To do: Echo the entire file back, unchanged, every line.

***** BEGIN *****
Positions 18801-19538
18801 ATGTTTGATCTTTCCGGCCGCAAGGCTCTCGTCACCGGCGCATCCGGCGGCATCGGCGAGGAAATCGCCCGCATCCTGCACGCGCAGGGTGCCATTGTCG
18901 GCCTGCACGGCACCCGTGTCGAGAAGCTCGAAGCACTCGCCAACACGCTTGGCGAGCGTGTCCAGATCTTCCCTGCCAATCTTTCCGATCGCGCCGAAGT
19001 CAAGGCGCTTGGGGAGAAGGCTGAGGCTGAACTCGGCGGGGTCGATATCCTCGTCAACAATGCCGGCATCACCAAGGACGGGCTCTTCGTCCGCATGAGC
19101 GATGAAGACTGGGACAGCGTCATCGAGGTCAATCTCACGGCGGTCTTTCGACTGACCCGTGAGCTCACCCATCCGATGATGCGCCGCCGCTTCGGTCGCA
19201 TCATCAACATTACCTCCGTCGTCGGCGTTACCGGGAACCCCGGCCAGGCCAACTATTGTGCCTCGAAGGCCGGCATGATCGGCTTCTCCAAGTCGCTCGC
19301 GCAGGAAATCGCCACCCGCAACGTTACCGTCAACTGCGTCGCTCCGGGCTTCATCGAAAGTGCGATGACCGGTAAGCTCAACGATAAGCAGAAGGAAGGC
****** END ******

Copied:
Positions 18801-19538
18801 ATGTTTGATCTTTCCGGCCGCAAGGCTCTCGTCACCGGCGCATCCGGCGGCATCGGCGAGGAAATCGCCCGCATCCTGCACGCGCAGGGTGCCATTGTCG
18901 GCCTGCACGGCACCCGTGTCGAGAAGCTCGAAGCACTCGCCAACACGCTTGGCGAGCGTGTCCAGATCTTCCCTGCCAATCTTTCCGATCGCGCCGAAGT
19001 CAAGGCGCTTGGGGAGAAGGCTGAGGCTGAACTCGGCGGGGTCGATATCCTCGTCAACAATGCCGGCATCACCAAGGACGGGCTCTTCGTCCGCATGAGC
19101 GATGAAGACTGGGACAGCGTCATCGAGGTCAATCTCACGGCGGTCTTTCGACTGACCCGTGAGCTCACCCATCCGATGATGCGCCGCCGCTTCGGTCGCA
19201 TCATCAACATTACCTCCGTCGTCGGCGTTACCGGGAACCCCGGCCAGGCCAACTATTGTGCCTCGAAGGCCGGCATGATCGGCTTCTCCAAGTCGCTCGC
19301 GCAGGAAATCGCCACCCGCAACGTTACCGTCAACTGCGTCGCTCCGGGCTTCATCGAAAGTGCGATGACCGGTAAGCTCAACGATAAGCAGAAGGAAGGC